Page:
RON BROWNSTEIN: Well look, I think the feeling in the Democratic Party, obviously as—as– Isaac said, I think there’s a recognition that Biden, you know, came into a difficult situation, but I think the risk he faces is a growing sense that he is a man out of time, as I wrote. That while he was the right candidate to beat Trump, he may be the wrong leader to combat Trumpism. 

And–and there’s a feeling that, in effect, he has a job vacancy in the Democratic Party for voices that will push back harder against what is happening in the red states and the Supreme Court to roll back seemingly long settled civil rights and liberties. 

I think there are two separate issues, Erica, one is his pedigree. You know, he is someone who was elected to the Senate in 1972, he is shaped by Washington when it was clubbier and more cooperative. The first instinct is always to uphold the old rules, whether that’s the filibuster or not criticizing the Supreme Court too harshly. He eventually gets to where the party is, but he always seems to be behind, but there is a second, it’s—it’s– exemplified by today.

You know, Biden’s political strategy was to try to mute these, kind of cultural, polarizing issues and focus on lunch table, kitchen, you know, lunch bucket, kitchen table concerns like he’s never happier than he is today, you know, appearing before a union hall in Cleveland talking about pension benefits. That’s what he wanted his presidency to be. Instead, he’s president while these rights are being threatened and as one activist said you go to war, “you know, you go to war with the Republican Party you have, not the Republican Party you want,” you know, channeling Donald Rumsfeld and it’s not clear that Biden made the transition.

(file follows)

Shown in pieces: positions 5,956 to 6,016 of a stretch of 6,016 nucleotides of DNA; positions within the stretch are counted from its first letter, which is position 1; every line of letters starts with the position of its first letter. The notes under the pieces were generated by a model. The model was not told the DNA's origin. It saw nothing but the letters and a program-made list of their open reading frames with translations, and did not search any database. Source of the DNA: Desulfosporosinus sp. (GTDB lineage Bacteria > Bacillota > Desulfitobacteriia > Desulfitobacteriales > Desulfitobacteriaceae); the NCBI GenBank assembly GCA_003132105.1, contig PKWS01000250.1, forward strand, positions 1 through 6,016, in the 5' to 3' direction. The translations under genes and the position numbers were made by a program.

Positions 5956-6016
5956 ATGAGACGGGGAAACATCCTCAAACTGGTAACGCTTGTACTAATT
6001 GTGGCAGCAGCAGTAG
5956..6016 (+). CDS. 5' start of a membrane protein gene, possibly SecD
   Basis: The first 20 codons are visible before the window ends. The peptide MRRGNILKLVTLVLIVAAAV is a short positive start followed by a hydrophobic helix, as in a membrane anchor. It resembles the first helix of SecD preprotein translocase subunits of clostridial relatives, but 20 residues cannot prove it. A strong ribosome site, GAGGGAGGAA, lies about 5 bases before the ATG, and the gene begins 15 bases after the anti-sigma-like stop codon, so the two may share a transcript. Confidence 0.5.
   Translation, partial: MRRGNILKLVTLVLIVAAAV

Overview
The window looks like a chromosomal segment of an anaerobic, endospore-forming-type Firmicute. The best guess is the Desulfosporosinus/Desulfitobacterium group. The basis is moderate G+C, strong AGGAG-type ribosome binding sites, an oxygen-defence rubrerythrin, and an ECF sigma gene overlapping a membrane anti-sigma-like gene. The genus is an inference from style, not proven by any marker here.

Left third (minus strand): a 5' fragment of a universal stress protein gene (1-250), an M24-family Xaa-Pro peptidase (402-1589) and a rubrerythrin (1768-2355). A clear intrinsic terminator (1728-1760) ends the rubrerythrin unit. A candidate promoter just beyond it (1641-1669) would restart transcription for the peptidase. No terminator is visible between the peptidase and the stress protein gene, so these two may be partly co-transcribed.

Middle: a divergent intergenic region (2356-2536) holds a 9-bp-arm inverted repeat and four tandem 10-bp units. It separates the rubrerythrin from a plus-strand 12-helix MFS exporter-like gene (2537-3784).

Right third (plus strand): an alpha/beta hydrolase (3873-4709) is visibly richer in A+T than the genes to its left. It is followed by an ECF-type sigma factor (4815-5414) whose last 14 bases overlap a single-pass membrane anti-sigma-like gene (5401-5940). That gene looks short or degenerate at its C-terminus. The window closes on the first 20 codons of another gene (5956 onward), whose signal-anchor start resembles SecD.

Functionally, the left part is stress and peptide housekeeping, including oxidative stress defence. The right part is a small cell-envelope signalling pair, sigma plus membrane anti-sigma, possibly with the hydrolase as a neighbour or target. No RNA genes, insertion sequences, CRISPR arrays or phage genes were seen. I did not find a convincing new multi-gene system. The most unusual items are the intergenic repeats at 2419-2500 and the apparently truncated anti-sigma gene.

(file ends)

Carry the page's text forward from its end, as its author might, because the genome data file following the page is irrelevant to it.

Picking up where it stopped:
JIM SCIUTTO: Well Laura, on these issues, not just abortion, but—but– gun rights and even the decision on—on– climate, right, these were the results, as—as—Isaac—Isaac– and I were saying of a—of a– many years, even decades long effort by Republicans and conservatives to—to– get influence on the Court to overturn past decisions, and—and– create new precedents here. I mean, is there an understanding, you know, inside the party that that’s—that’s– what’s required on the flip side? There’s no executive order the president can issue today that—that– turns that around? 

LAURA BARRON-LOPEZ: Definitely, Jim. The party members understand that anything that president Biden ultimately does via the executive action is not going to reverse what the Supreme Court just did on Roe v. Wade, what they’ve done on guns, but they—they– understand that but what they’re saying is that the president, you know, to Ron’s point, needs to battle on the same playing field as this Republican Party. 

Which, it may not mean he’s able to get any Supreme Court justices on the Court anytime soon other than the recent historic one of Judge Ketanji Brown Jackson, but that he looks for creative ways—

[TECHNICAL DIFFICULTIES, GOLD BOND COMMERICIAL}

— surprised by the fact that the White House didn’t issue even, you know, low-hanging fruit executive actions on the day that the Roe decision came down, but also, they’re trying to tell the White House that ultimately anything they do is going to be challenged by Republican states and in the courts. We saw that with the eviction moratorium, which the White House still ultimately moved forward to—to– decide to extend that, and so they’re just saying, just try it and see what happens and see what, where ultimately the courts end this.